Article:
INDIANAPOLIS, IN — The COVID-19 pandemic may have put a significant crimp on major residential remodeling projects, but it’s apparently spurring increased activity in the do-it-yourself sector, as growing numbers of homeowners are reportedly opting to undertake home-improvement projects themselves.
That’s the key finding of the latest in a series of surveys conducted among DIYers and home-improvement contractors by the Home Improvement Research Institute (HIRI) in partnership with the Farnsworth Group, a leading market research firm. The surveys, conducted regularly since the onset of COVID-19, are aimed at providing insights into the impact of the coronavirus on the mindset of homeowners and home-improvement contractors with respect to product usage, attitudes and buying patterns resulting from government-mandated COVID-19 mitigation efforts, health concerns, job losses, company closures, stock market volatility and shaken consumer confidence.
While health concerns among homeowners and contractors remain the leading cause of home-improvement project delays during the COVID-19 crisis, DIY activity – counter to the overall downward trend – “remains a bright spot…despite increased financial constraints (that) may lead to price sensitivity,” putting pressure on manufacturers, contractors and retailers “to offer more budget-friendly options,” according to HIRI, whose members include manufacturers, retailers and organizations in the home-improvement industry.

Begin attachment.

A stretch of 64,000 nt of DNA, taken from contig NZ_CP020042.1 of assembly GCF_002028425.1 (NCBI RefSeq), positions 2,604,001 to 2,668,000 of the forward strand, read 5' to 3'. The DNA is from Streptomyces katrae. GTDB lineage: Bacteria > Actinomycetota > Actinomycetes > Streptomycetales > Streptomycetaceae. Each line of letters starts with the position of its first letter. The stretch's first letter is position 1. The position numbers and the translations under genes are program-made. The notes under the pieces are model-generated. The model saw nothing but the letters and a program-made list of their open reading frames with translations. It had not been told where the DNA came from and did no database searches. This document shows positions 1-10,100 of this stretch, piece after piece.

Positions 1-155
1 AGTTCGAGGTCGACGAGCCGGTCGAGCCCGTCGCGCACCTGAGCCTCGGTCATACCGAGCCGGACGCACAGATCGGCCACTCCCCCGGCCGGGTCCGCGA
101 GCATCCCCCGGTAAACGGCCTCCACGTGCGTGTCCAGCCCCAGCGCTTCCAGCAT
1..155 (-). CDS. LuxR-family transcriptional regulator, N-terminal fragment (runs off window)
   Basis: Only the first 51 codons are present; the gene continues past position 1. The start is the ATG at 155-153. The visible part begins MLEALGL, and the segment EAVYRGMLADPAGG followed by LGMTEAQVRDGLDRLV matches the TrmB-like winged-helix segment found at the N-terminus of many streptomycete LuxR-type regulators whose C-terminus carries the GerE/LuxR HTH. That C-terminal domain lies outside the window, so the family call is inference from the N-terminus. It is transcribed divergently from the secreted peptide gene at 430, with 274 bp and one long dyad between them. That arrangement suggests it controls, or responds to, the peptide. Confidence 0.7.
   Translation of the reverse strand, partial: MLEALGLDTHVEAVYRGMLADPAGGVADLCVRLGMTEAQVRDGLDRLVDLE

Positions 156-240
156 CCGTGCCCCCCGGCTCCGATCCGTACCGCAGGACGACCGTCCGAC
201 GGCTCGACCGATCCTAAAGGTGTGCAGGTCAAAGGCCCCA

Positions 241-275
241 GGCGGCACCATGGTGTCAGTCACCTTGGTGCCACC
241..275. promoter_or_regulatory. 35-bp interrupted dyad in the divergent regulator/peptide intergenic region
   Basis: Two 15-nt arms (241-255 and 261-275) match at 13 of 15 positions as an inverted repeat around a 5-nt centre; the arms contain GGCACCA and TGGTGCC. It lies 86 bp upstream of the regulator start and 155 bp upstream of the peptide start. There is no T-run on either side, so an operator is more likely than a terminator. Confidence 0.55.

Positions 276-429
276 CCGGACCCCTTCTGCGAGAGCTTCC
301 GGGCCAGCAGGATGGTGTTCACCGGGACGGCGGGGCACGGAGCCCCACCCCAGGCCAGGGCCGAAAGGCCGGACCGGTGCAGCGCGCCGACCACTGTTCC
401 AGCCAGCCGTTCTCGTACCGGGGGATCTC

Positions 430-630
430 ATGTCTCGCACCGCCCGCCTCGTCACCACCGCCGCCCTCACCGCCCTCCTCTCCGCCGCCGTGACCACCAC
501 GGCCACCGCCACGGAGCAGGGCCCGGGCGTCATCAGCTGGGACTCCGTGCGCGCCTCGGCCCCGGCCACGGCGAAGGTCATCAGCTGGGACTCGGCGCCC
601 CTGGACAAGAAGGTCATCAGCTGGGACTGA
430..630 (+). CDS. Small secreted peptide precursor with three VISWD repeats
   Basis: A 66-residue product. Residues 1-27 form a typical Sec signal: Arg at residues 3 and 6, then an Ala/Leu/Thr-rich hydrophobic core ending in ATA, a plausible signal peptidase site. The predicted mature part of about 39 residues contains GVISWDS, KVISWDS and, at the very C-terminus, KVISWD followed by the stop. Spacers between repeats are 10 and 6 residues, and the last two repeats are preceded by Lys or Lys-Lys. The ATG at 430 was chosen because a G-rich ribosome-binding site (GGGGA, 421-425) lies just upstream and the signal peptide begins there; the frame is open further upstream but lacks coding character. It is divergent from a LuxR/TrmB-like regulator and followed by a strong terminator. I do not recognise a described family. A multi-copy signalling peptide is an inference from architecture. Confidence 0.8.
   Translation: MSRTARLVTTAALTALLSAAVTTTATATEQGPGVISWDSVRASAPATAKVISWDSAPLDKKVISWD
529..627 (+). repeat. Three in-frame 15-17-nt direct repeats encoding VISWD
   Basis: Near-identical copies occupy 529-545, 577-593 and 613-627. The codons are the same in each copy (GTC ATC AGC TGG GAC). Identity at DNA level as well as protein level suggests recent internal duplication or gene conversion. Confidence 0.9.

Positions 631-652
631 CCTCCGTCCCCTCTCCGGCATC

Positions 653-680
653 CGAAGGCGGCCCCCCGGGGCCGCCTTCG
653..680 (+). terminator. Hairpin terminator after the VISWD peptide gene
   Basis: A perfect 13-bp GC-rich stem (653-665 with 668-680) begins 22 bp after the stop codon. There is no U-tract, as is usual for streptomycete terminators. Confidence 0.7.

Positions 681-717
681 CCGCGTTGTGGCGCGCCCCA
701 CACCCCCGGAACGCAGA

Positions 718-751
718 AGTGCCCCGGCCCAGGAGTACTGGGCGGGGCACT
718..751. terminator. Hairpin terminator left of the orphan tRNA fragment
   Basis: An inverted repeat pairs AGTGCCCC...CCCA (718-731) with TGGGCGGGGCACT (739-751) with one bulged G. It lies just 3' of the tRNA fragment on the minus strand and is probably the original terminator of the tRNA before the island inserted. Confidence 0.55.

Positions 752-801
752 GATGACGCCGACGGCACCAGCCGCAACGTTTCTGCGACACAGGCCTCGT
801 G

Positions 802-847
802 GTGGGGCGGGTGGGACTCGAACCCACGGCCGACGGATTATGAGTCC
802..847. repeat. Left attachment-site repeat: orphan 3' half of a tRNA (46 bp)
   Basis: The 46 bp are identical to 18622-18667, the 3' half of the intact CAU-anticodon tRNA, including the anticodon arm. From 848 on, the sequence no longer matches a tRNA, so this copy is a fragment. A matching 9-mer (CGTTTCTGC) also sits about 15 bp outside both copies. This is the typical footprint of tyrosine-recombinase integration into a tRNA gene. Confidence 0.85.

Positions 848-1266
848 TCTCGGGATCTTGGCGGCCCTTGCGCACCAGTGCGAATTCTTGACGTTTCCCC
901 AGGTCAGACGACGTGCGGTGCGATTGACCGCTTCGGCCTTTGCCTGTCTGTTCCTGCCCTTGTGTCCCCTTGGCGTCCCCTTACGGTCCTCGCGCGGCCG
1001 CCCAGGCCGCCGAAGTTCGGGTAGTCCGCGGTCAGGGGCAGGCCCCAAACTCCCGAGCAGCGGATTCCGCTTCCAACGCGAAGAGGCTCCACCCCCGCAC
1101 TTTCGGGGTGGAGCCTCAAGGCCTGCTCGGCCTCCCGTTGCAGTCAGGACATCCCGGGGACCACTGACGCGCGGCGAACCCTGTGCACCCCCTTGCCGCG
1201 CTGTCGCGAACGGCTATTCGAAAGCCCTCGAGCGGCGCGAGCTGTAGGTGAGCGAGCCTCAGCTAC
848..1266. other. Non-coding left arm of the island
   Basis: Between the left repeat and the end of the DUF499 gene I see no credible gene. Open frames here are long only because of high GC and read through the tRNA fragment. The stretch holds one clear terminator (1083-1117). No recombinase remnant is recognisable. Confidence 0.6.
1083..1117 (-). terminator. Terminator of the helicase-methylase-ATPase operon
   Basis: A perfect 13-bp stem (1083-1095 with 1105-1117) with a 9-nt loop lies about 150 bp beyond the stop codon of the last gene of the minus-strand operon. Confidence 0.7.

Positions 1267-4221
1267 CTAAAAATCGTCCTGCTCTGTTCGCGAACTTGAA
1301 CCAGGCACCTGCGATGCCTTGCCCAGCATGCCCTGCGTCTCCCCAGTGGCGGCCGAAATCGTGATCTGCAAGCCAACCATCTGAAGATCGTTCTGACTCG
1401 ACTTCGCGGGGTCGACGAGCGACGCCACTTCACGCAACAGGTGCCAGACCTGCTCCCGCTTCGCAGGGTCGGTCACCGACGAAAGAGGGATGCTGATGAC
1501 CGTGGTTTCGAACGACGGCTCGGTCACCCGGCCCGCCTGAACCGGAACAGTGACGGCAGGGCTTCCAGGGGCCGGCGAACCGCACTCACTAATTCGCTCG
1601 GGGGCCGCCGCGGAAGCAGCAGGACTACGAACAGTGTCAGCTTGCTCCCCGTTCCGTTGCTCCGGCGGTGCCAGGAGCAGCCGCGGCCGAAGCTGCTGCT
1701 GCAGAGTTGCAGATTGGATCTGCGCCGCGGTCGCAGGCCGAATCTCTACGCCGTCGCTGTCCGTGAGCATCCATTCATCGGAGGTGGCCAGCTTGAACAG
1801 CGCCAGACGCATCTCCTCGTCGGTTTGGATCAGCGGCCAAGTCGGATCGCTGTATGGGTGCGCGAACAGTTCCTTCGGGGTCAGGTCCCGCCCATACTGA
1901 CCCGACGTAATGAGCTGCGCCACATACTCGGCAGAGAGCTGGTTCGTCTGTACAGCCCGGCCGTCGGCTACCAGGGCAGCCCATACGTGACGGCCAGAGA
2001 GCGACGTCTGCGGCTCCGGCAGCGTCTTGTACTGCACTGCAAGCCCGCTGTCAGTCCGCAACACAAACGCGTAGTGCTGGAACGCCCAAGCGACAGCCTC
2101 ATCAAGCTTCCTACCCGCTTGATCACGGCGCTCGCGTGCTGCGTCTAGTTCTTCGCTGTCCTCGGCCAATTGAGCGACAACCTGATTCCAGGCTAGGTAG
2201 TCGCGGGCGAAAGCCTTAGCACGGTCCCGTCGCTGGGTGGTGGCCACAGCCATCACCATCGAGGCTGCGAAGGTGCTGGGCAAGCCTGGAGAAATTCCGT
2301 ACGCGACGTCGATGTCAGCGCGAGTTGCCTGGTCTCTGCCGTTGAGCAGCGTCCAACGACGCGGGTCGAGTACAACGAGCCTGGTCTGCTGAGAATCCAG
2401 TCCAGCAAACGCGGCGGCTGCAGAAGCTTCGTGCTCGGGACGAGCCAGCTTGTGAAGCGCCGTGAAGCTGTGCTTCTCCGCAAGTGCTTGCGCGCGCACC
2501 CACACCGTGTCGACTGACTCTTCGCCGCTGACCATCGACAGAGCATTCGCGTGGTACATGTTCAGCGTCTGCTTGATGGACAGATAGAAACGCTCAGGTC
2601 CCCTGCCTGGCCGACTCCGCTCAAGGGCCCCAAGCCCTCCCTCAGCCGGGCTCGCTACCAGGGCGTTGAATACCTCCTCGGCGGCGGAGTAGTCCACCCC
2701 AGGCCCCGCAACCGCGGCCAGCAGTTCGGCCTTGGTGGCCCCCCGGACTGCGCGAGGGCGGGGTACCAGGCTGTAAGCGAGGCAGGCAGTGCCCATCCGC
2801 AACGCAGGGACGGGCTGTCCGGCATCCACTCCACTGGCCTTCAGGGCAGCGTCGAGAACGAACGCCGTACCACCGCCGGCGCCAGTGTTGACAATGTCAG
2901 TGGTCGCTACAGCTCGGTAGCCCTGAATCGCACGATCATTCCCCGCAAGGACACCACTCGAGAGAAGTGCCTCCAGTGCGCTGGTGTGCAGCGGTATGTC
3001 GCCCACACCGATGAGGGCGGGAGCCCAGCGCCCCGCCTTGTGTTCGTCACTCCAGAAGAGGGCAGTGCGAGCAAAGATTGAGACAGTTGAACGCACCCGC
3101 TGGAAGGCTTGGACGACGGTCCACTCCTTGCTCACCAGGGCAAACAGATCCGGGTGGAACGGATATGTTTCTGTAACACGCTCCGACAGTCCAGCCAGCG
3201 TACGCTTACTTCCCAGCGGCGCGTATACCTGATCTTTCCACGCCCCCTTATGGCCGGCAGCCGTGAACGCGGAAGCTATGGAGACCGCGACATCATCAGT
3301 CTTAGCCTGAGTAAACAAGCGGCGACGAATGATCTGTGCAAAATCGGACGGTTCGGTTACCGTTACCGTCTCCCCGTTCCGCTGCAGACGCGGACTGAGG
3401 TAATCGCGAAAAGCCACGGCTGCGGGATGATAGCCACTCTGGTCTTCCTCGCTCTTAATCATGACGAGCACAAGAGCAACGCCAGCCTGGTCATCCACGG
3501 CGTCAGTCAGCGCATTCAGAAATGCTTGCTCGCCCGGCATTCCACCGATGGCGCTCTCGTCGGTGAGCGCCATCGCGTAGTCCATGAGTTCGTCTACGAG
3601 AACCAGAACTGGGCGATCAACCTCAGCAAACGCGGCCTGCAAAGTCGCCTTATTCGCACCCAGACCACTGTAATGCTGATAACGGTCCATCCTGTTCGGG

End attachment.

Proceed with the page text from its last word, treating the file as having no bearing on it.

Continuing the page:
Specifically, 90% of the DIYers surveyed reported that COVID-19 has spurred them to begin home-improvement projects, HIRI reported, adding that having more time at home is the biggest factor impacting the increase in DIY projects. Other DIYers say they don’t want contractors in their home, so they’re undertaking projects themselves. Still others say that contractors simply aren’t available, HIRI observed (see graph).
In contrast to DIYers, home-improvement contractors, like kitchen and bath design pros, have reported widespread project delays or stoppages as a result of COVID-19.
The primary reasons for the drop-off in activity, according to HIRI, are that homeowners don’t want contractors in their home, they’re concerned about finances, or they don’t feel comfortable being in close contact with others. Other reasons include the imposition of restrictive government policies, company closures and social-distancing mandates. In most cases, impacted projects are expected to be delayed anywhere from one to three months, HIRI reported.
Among the survey’s other conclusions:
Contractors are purchasing fewer products and materials due to delayed or halted home improvement projects, with roughly half of current purchases being conducted online (delivered or for pick-up) and in-store purchases continuing to witness a decline, based on social-distancing concerns
While project requests and closure rates have diminished – and project sizes are becoming smaller due to COVID-19 – HIRI said that those firms generating $750,000 or more in annual revenue are being impacted less than smaller firms. In contrast, 18% of the surveyed larger firms say they have actually seen increased closure rates due to COVID-19, with the increased demand and closure rates attributed to projects that address home-related health and safety concerns.▪